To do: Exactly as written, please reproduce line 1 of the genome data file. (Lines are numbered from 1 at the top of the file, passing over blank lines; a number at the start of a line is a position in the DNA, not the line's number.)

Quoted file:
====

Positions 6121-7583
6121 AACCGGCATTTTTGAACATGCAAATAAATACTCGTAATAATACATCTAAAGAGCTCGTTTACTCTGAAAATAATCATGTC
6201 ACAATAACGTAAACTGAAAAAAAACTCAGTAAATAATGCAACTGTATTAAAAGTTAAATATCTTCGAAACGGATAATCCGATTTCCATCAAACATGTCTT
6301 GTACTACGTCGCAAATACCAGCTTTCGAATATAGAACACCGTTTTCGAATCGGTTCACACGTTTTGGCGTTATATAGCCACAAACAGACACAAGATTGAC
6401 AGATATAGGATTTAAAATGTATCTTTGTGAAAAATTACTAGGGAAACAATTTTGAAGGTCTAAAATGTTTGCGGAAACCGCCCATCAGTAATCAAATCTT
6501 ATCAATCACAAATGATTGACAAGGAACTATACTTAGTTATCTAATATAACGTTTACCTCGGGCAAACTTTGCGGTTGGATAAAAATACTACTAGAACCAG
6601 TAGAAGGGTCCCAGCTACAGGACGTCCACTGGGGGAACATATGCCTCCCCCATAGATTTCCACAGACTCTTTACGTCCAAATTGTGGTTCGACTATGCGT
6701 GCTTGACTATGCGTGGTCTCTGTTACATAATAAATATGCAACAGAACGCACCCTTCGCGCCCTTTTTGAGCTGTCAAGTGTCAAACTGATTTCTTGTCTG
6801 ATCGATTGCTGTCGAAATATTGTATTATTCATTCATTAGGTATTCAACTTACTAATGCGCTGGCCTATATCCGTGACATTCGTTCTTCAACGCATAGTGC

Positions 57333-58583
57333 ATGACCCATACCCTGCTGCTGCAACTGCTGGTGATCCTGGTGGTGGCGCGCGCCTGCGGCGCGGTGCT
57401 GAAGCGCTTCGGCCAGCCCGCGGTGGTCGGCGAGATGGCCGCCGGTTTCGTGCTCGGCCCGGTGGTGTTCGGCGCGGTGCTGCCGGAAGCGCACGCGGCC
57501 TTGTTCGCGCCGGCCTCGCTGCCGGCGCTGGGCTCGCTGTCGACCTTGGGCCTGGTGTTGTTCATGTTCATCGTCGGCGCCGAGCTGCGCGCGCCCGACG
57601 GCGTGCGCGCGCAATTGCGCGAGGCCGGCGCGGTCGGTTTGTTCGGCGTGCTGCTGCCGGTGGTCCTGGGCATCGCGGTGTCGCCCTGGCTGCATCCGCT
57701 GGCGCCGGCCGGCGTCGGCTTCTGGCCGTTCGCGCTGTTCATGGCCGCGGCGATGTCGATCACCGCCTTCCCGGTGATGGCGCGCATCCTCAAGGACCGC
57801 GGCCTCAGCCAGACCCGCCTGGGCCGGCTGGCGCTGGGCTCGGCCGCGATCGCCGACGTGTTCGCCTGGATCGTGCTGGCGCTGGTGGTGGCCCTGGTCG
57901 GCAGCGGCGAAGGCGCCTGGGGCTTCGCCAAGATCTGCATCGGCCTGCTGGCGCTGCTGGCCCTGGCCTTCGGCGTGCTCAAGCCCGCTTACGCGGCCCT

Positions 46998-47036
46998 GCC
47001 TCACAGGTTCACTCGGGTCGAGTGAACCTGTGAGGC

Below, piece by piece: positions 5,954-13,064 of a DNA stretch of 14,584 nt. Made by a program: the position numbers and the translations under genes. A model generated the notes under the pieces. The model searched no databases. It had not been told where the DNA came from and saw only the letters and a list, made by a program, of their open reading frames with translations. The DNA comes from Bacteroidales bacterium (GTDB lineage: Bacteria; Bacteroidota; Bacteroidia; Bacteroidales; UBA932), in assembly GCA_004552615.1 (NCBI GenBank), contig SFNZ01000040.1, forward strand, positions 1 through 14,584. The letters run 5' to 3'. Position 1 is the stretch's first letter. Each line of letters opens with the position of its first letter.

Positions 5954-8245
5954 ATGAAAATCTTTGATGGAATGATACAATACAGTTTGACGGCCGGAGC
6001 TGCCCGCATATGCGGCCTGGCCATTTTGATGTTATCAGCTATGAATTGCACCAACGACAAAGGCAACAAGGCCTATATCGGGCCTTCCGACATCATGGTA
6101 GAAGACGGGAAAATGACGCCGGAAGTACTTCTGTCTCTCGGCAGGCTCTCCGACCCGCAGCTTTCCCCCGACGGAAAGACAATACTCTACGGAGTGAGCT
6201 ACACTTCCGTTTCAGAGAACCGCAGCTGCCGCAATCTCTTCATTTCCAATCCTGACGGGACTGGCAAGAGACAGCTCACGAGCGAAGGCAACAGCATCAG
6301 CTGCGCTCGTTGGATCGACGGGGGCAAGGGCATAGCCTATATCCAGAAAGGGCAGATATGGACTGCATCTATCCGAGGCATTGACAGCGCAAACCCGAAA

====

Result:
Positions 6121-7583